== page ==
Wednesday, May 16, 2007

An Anthropological Visit to a Neighborhood Where Preserved Cabbage with Pig's Blood is on the Menu

I took the train down to Grand Street, to go to a meeting on the Lower East Side, yesterday. I’m not sure what I was expecting but I was amazed to walk up the stairs from the subway and find myself in China. Every person was Chinese, almost every sign was in Chinese, every spoken word I heard was Chinese. The first couple of blocks – past Forsythe and Eldridge streets – were lined with food markets, their doors wide open. There were at least five fish markets. They had bins of whole fish on ice, pink and gray and blue, the color of coral and the color of the sky, razor clams bundled in rubber bands, mussels, milky white squid, giant clams, tuna the color of the ripest strawberries. Blue-claw crabs were $75 a bushel, and fish mongers were grabbing them with tongs and dropping them into a paper bag. Nearby, a whole roast duck was $8.25. The fruit and vegetable markets were crowded with shoppers. The sidewalks were mobbed.

I walked east into a warm wind and crossed Allen Street, which was divided by a paved esplanade. At Orchard and Ludlow Streets the neighborhood was not quite so Asian. On the north-south streets, apartments in the tenements were being renovated. Things widened at Essex Street. The tenements had been removed and replaced with housing projects and strip-mall like stores – low, one-story, uninteresting, set far back from the street. The sidewalks were still busy, the neighborhood was clean and seemed safe, but the neighborhood lacked the busyness and pleasant congestion of the blocks of tenements.

I walked almost as far as the site of my meeting, the Henry Street Settlement – just to make sure I knew where it was – and then headed back, turning north on Orchard and west on Delancey. Delancey was as broad and almost as busy as Houston Street, but with an esplanade down the middle. There was little action on the sidewalks. At Forsythe Street, the Sara D. Roosevelt Park was green and pleasant, wisteria blossoms hanging from vines. I turned south on Bowery and apparently entered the lighting district, because literally every shop sold lights and bulbs and fixtures.

Back on Grand, I came upon the Hester Street Playground, which is basically a southern extension of the Sara D. Roosevelt Park. It was mobbed with people, including a couple of dozen men and women playing handball against both sides of a big concrete handball wall. Next to the courts there was a confrontation. A young, angry man wearing a tee-shirt over his brown arms and shoulders was in the face of a young man who was carrying a video recorder and a young woman who was carrying sound equipment. They had apparently been filming the handball games. “I don’t care, man,” the angry guy said, “that’s real nosy.” I was 30 feet away, but there was enough menace in his voice to make me uncomfortable.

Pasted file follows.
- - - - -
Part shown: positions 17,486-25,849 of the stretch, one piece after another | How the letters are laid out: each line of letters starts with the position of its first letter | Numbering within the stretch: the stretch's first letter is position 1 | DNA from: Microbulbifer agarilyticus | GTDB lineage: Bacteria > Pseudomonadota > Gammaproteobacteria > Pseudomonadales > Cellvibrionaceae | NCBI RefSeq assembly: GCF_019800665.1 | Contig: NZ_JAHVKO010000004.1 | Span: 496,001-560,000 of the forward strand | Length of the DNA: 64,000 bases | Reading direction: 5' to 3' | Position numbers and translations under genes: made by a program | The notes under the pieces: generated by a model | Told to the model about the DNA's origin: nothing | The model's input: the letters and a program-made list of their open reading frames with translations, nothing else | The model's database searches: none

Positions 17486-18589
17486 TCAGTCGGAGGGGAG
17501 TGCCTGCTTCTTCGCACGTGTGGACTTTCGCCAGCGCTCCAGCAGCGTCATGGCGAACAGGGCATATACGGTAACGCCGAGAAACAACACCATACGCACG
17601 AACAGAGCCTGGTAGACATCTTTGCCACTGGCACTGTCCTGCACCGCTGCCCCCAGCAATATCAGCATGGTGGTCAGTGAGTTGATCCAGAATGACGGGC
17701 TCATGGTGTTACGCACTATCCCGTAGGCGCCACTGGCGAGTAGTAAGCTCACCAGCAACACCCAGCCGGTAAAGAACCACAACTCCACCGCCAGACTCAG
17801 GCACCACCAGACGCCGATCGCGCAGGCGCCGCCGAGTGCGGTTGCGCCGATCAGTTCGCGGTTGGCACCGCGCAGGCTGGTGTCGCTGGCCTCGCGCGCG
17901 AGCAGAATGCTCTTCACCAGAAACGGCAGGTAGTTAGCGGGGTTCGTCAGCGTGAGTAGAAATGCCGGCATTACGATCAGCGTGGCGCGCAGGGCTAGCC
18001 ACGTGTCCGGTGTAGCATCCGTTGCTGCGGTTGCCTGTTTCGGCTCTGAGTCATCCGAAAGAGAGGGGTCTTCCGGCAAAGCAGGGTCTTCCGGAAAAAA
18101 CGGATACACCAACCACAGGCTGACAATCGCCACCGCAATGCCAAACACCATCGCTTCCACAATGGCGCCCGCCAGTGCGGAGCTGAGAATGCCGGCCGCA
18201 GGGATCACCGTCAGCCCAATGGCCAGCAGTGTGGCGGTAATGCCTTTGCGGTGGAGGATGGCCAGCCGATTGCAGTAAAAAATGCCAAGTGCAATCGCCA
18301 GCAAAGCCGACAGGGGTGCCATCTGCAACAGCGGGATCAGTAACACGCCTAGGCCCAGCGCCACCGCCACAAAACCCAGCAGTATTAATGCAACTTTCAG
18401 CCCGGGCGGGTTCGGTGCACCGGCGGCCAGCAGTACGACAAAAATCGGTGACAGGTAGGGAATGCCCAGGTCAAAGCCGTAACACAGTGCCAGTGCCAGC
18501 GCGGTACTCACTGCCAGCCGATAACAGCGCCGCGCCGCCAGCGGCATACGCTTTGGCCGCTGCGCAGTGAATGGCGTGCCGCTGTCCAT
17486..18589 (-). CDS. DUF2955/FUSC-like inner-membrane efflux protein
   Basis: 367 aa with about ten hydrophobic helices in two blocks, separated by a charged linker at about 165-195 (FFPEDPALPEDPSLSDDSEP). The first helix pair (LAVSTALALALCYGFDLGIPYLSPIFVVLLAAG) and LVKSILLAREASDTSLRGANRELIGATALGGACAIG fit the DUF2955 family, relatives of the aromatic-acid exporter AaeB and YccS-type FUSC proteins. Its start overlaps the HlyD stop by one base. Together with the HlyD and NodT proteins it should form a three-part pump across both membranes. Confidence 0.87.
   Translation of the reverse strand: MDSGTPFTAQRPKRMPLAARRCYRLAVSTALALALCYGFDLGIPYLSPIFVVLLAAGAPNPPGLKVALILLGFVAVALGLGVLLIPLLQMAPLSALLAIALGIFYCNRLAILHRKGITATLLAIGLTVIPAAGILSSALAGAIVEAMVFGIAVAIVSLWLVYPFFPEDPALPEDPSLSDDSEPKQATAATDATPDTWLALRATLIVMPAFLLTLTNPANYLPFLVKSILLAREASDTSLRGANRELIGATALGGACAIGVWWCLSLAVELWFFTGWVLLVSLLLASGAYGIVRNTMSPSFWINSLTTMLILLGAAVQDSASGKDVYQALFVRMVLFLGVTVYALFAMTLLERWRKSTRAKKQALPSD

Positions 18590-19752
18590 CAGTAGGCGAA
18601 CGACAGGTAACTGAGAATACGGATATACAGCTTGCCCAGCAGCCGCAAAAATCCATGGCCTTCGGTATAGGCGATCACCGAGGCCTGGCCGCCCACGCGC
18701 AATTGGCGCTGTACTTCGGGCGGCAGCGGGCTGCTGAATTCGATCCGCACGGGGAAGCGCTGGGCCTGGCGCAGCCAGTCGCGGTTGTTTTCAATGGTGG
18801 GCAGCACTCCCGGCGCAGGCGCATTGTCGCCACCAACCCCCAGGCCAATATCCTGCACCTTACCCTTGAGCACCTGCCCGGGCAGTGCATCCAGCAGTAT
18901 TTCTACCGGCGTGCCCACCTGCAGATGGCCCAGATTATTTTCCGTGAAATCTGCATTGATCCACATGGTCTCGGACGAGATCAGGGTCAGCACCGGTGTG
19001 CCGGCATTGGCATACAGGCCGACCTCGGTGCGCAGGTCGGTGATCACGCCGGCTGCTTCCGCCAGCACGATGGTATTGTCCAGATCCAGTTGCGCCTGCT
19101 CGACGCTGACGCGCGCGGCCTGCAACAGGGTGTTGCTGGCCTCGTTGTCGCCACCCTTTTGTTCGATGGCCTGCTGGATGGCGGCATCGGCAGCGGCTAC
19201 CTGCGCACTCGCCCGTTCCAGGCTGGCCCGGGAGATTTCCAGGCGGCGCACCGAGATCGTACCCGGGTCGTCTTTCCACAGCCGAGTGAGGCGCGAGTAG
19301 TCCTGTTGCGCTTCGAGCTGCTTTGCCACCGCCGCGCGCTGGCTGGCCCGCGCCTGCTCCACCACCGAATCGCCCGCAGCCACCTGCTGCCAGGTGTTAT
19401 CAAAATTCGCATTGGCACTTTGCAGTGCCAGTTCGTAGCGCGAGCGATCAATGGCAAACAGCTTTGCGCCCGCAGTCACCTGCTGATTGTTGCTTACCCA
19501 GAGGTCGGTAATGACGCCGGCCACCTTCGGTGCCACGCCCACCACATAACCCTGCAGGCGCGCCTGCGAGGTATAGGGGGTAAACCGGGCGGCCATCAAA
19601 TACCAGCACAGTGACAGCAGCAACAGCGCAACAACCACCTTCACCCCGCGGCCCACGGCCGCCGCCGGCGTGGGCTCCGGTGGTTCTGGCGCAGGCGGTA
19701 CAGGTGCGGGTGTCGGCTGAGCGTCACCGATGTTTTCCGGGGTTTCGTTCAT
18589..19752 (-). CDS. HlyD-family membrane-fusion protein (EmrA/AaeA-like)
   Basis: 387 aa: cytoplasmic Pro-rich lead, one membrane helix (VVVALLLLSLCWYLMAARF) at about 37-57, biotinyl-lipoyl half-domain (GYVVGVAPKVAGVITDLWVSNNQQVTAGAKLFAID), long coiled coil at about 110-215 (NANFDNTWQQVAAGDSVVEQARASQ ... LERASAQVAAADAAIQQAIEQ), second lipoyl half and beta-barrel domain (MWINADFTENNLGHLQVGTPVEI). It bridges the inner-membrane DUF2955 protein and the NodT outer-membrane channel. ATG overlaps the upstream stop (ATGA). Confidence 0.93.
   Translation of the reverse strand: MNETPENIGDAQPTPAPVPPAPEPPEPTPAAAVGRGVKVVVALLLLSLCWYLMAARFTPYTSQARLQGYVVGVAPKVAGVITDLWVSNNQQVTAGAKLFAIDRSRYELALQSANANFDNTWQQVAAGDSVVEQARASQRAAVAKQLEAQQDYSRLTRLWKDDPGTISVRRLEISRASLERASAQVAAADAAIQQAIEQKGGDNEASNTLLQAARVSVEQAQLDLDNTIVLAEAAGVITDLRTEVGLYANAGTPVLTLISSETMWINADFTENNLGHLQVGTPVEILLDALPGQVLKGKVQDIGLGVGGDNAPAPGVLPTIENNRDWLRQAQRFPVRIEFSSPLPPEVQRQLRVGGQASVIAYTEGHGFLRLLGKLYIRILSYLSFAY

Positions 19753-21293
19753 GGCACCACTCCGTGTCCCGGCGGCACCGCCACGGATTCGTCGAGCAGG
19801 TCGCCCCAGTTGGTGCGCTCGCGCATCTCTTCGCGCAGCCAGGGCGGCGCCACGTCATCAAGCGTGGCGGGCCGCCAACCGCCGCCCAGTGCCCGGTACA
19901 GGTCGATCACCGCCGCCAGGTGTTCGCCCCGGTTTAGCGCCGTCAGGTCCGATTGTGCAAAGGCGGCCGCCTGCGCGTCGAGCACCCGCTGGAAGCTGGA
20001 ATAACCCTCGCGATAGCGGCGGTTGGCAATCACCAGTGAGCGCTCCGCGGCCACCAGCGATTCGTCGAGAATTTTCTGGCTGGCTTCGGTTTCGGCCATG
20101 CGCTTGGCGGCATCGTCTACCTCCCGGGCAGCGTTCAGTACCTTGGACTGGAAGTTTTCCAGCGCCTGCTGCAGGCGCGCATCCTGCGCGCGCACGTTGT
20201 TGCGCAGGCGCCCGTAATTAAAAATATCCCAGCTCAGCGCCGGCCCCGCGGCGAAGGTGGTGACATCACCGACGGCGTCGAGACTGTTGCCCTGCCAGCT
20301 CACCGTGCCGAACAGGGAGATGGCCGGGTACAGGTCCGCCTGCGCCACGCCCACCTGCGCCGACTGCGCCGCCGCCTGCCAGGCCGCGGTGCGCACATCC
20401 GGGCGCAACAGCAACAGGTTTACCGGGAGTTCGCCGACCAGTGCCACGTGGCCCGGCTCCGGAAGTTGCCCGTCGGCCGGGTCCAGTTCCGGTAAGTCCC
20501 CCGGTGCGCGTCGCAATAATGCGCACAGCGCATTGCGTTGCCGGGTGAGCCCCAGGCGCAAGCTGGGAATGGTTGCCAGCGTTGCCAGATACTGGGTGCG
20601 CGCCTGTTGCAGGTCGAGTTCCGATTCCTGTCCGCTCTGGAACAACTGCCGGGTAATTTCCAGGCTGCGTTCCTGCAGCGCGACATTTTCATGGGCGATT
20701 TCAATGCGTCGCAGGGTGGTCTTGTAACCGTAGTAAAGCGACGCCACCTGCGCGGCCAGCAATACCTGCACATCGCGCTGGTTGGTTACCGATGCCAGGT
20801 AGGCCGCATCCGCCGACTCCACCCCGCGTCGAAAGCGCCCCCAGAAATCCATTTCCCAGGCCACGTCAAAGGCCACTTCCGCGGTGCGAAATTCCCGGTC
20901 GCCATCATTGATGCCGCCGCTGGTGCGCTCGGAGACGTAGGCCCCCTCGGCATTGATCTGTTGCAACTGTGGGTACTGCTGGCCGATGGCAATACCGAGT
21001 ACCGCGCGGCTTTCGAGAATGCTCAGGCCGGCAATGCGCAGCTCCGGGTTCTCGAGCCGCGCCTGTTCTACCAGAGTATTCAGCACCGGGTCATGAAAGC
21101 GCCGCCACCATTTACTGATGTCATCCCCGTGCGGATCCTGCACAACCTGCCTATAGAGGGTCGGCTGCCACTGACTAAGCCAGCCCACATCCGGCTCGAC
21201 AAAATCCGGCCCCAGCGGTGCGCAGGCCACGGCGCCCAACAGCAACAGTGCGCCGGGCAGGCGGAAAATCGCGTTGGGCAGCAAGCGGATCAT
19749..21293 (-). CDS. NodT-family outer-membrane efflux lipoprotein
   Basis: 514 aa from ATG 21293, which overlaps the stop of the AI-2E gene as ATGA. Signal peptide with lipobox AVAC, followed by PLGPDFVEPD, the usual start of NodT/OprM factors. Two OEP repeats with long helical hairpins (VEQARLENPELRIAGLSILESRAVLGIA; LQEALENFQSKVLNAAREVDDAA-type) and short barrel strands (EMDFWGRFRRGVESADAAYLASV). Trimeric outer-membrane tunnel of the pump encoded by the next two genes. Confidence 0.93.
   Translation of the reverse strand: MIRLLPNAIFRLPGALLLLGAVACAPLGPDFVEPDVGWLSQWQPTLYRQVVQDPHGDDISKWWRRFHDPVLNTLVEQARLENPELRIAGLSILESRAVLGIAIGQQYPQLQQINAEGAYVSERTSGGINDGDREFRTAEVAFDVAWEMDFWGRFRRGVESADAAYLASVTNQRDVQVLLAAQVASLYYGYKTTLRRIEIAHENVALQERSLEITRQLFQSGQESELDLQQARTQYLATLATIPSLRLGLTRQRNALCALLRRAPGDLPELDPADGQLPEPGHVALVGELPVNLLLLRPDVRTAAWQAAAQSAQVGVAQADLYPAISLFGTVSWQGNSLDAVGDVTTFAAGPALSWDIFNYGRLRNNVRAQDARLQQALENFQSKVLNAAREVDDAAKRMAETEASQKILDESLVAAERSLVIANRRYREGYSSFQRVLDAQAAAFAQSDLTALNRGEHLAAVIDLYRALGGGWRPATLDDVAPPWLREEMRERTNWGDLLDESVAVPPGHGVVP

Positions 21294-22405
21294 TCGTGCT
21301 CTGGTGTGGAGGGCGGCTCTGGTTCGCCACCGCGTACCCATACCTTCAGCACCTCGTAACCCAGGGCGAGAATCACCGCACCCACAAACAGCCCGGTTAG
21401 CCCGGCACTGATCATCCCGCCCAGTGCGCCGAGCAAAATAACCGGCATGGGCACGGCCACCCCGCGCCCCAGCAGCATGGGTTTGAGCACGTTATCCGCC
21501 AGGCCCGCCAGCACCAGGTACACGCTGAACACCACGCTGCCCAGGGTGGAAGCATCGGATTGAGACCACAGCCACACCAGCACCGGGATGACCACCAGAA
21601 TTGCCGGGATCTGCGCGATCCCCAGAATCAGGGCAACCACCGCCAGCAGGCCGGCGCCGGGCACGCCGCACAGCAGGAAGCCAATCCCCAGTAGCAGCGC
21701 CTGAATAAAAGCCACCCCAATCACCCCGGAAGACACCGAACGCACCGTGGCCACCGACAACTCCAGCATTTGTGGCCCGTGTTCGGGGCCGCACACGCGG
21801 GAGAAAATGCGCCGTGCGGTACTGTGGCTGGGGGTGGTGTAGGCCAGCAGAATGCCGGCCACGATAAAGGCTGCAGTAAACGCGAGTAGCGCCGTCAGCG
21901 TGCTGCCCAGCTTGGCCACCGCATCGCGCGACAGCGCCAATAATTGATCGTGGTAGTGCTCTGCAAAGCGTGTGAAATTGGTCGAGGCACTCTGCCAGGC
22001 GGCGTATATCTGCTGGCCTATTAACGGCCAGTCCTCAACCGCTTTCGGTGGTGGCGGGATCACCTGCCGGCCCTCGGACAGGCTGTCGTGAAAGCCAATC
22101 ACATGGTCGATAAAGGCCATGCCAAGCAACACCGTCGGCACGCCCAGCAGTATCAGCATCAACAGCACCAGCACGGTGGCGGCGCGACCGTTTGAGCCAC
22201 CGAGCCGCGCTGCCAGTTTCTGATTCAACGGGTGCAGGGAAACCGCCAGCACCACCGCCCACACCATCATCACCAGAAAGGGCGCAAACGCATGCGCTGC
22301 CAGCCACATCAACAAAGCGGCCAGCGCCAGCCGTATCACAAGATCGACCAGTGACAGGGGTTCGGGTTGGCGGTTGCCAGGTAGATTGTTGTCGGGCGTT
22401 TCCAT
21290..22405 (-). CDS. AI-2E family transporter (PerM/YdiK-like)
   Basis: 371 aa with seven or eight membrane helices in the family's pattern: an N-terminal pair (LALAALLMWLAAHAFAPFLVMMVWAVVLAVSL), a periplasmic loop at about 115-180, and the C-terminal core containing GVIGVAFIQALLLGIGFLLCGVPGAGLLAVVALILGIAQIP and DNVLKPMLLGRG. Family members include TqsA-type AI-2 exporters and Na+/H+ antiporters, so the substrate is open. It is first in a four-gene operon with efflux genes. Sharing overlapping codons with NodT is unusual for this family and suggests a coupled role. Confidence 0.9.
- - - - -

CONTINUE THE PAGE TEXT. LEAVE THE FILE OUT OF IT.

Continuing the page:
I moved on. On the next block a man who was not Asian or apparently of Asian descent was standing on the sidewalk talking rapidly in what sounded like Chinese. In front of him was a hand truck stacked with couple of copier paper boxes; another box was on the sidewalk next to him and on top was a stack of self-published booklets he was hawking called “New Immigrants Guide and Manual of Spoken American English.”

By now it was past 12:30. I still hadn’t eaten and my meeting was at 1. The sidewalks were crowded with people presumably looking for places to eat, but I managed to pick a restaurant that was completely empty. It was too late though to be choosy. I read the menu and decided to forego the preserved cabbage with pig’s blood, the pork intestines with soy bean sprouts, the lamb stomach with black pepper sauce, the duck’s palm with Chinese mushrooms, and the frog with ginger scallions. I ordered fish fillet and tofu, for $4.95. It came with a small soup that was too hot too eat, a bowl of white rice, and a stainless steel pot of green tea, some of which I poured into a tiny cup and let cool. The meal itself was chunks of fish lightly deep fried, pieces of very soft tofu also lightly deep fried, a few greens and a light brown sauce. It wasn’t bad but it was so hot that I had a hard time eating it before I had to leave.


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